Tribe Goes High-Tech to Fight for Rain Forest Home

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"The Asmat have lived in harmony with their environment for thousands of years, and have developed appropriate ways of using their natural resources. They are the best stewards of their land."

The mapping project is also meant to raise awareness among the Asmat about where their land begins and ends, allowing them to see their home in a larger context.

"There was a general perception here that our land and resources were vast and almost limitless," Birif said. "An important use of mapping is to raise awareness that our resources are limited, so we need to use them carefully."

Mapping Their Turf

In the canoe, the men paddle to a branch of the Sor River that the Asmat consider sacred. They believe that a great flood filled it with the spirits of their ancestors—and that to fish here or to take down the trees would bring disaster to nearby villages. The river's glassy surface mirrors the surrounding forest in perfect detail.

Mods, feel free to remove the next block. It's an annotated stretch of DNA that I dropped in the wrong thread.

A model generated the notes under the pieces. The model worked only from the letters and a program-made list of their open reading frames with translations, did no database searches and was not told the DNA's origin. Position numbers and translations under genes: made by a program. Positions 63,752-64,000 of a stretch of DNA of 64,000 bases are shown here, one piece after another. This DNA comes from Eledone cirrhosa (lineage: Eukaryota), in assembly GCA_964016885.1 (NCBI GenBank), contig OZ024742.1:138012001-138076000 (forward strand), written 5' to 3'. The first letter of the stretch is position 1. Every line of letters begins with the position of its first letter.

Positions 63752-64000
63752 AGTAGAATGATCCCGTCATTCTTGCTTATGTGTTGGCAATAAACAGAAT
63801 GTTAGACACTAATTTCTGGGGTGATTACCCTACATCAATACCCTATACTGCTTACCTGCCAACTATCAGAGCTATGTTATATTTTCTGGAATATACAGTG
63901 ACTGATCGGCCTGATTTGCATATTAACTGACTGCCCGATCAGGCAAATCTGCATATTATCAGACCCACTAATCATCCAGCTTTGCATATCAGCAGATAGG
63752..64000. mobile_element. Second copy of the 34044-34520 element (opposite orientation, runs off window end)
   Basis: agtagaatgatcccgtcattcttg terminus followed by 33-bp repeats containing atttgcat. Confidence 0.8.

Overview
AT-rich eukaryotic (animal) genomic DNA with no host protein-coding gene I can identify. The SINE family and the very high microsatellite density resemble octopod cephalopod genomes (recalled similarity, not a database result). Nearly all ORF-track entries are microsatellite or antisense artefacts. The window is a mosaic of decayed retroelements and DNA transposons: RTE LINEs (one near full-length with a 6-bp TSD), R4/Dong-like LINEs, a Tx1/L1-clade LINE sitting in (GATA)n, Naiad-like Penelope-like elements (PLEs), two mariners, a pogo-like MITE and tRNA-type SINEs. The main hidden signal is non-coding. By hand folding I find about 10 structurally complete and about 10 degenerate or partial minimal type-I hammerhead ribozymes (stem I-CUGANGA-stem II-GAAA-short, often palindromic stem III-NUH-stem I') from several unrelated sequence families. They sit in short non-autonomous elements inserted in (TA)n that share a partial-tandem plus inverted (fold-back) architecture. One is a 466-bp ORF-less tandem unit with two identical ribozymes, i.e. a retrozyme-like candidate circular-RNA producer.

"Even now our ancestors are still here, and this land, this river, and everything around it is a historic place, a sacred place," Dicim said. He marks the coordinates, and the men row on to the nearby village of Manep.

The heart of every Asmat village is the communal jeu, a one-story house sometimes 100 feet (30 meters) long, made of sago thatch, pole trees, and tree bark. All major decisions are made here. Fireplaces line the walls of the jeu, each one representing a family in the village. They call the fireplaces the lungs of the community.

On arrival at the jeu, the men gather around the central fireplace and lay out their maps. About 80 local villagers file in. In the local Asmat dialect, Dicim announces the borders of each family's land. The villagers shout approval in unison. In this community, consensus is crucial.

The IPCA will enlist a professional cartographer to transfer the GPS coordinates onto digital maps.

The Asmat believe the key to their survival is getting a voice in how their traditional lands are used. The maps help the Asmat stake their claim to their land—and to their lives.

"After the mapping has been finished, the local, regional, national, and even international governments must recognize Asmat traditional lands and must recognize the maps we are making," Dicim said. "This is our struggle."



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